A pal asked me a question about the pope refusing to apologize for the Catholic Church’s hand in Residential Schools and colonization. He asked my thoughts about forgiveness, and so I wrote him this email:

Bruce,

I’ve been thinking about this awhile, and I don’t know if it’s too late to respond.

I remember when I was a kid, maybe around 8, when I had first heard my Mom and Aunt talking about what my Auntie Agnes experienced in Residential School.

I remember it being odd for me because they usually would speak in Cree when I was around. This time it seemed like they wanted me to know.

I’ve told you the story, and talked of it a few times before.

I’ll tell it again for clarity.

My Aunt was called to mother Superior’s office with her two friends. She was only 11 I think, maybe younger.

Mother Superior said “You have been chosen to go on a mission from god. You must bring this paper bag down to the incinerator, and watch it burn.”

SO, the three of them were excellent Catholic girls. Very proud to be chosen by god to undertake this important mission. They know at this point all of the bible stories of People who were chosen, and naturally they firmly believed this was their time.

So, the three of them take the bag in hand, and proudly walk down the hallways holding their heads high.

They get to the incinerator and put the bag in, watching the paper burn away quickly.

Beyond the paper bag was newspaper, and all of that burned almost immediately.

Until they saw an aborted fetus.

The Priest would impregnate the girls. Then, they’d have in house abortions to cover their tracks.

Years later, when building a nursing home near the site of the Residential School there, they unearthed a mass grave of fetus skeletons.

Even without that, every Residential School has a cemetery nearby which were filled with students. The fetus and baby skeletons were just dumped.

All throughout that though, my Aunt was probably one of the greatest Catholics I’ve ever known.

She was being beaten and abused by her Husband. Refusing to divorce him for years, until she eventually wrote the pope. He blessed her divorce and gave her permission, so she could still take communion, and not be ex-communicated.

When she got word years later, she promptly divorced him.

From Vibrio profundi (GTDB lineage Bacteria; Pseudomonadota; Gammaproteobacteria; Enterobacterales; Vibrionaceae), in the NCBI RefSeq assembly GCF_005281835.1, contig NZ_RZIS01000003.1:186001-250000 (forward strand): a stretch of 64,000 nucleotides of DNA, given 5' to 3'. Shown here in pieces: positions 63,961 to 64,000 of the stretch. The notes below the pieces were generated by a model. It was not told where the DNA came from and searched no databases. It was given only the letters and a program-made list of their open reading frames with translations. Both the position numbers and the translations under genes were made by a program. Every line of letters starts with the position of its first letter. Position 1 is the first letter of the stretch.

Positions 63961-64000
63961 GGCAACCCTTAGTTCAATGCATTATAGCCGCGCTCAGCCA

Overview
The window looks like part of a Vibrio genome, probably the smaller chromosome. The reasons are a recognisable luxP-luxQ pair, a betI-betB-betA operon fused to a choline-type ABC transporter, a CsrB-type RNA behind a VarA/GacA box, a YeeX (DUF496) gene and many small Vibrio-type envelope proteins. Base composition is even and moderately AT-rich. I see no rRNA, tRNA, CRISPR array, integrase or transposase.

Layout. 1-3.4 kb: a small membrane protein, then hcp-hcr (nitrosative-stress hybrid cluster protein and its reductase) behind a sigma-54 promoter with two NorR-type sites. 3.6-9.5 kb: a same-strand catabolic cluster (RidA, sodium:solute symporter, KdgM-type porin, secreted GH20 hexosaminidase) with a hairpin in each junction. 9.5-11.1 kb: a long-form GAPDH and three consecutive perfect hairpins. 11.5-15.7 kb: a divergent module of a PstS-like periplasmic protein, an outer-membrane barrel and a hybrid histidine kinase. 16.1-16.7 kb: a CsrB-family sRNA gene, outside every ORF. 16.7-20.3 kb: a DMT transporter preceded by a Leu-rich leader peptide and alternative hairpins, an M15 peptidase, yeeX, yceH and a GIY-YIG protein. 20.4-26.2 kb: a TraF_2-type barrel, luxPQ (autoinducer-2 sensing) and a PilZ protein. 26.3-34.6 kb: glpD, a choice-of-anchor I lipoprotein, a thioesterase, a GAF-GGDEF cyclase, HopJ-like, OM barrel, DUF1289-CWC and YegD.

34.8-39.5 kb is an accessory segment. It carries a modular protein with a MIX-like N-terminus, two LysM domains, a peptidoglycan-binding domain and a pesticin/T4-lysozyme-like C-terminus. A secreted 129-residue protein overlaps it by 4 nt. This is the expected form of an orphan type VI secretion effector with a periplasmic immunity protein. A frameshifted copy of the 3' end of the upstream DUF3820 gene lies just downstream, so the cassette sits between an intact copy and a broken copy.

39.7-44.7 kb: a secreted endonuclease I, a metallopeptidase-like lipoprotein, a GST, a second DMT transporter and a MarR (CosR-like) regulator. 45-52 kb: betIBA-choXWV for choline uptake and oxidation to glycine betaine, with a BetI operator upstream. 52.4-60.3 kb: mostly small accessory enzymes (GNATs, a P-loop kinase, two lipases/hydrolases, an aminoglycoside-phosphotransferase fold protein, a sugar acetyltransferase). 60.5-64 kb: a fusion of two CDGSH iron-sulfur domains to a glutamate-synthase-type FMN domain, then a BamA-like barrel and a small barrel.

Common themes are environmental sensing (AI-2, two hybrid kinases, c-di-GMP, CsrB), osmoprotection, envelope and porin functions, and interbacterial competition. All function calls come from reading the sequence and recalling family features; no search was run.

I asked my other Auntie, Theresa, “with all that you know about what happened there, and all you’ve experienced, how did you stay a Catholic?”

She said “That was the only way to god I was given.”

“You were given Ceremony, and I appreciate that. But for us, it was the only way we knew how to Pray. The only way we knew how to be with god.”

One day, I asked if I could go with her to Church. She was elated. Very surprised that I asked. SO, we went. I sat there in the back with her and was putting my hand over my heart, as if I were in Blackfoot Ceremony. Then I thought “Well, I’m here among them, may as well do as they do in THEIR place” So I followed along. The bells clanging, up and down, kneel, respond.

“May the Force Be With You”

“And Also With You”

Then after the Prayer and motions the light change into he room. Everything was giving off light. Not just the candles. Everything was as if it were a dream. Shiny. Bright.

Then the Priest gave his sermon, and as he spoke I realized that heaven was just on the other side of the wall. The Prayers and Ceremony were to take us just outside the gates. The altar is there, then the Priest, then the wall. Just on the other side of that wall were the gates. I could feel it. As if the church was a vessel to carry us there.

It was quite the trip.

When they finished, we did communion. I walked up and was shown to cross my hands over my chest. The little Priest put his hand on my head and said “the blessing of Christ” and I felt a jolt of energy through my body. From head to toe.

I immediately cried, and cried.

My Aunt said “I was Praying for that to happen! I was Praying you’d be moved, to feel something from this!”

This experience didn’t make me a Catholic. Not by any stretch.

Though, I understand a bit more as to why she’d stay. Why after all of that abuse they would stay.

it’s their pathway to god.

That means something.

Personally, I won’t ever stop criticizing the church. I won’t ever forget the horrors committed. I myself have forgiven them a long time ago. That forgiveness wasn’t for them, but for me. To begin healing from the trauma not given to me first hand from them, but passed on to others until it got to me.

People need their pathways, whatever they may be. Dalai Lama says “When someone is diabetic, you give them the medicine for diabetes. Don’t give them something else, because the medicine they need is specific. Religion is the same. The needs of one person will be different for another. Just as how one medicine heals specific sickness, so will a specific religion or pathway heal a specific person.”

I paraphrased that, but the same intent is passed along.

This is a complicated mess in the end. I think with the pope refusing to apologize, he abandoned a lot of People who really do love the church. They felt disowned, dishonoured.

He could have been wiser.

Things change though. I can see where he’s coming from. To apologize means that the church was doing wrong, and not what was right and ordained by god. It’s a precarious situation for him.

I think in his mind it would make them hypocritical on an institutional level. They’re like us, and think in the hundreds of years. Hundreds of years back or hundreds of years ahead may as well be two weeks in either direction. Those choices of the past reverberate into today.

I am disappointed in him for not being humane. For being so heavenly minded he’s no earthly good.

I’m not completely done with these thoughts, but I thought I ought to get back to you with something for now.

The Force shall be with you.

Always.

-Marty

 

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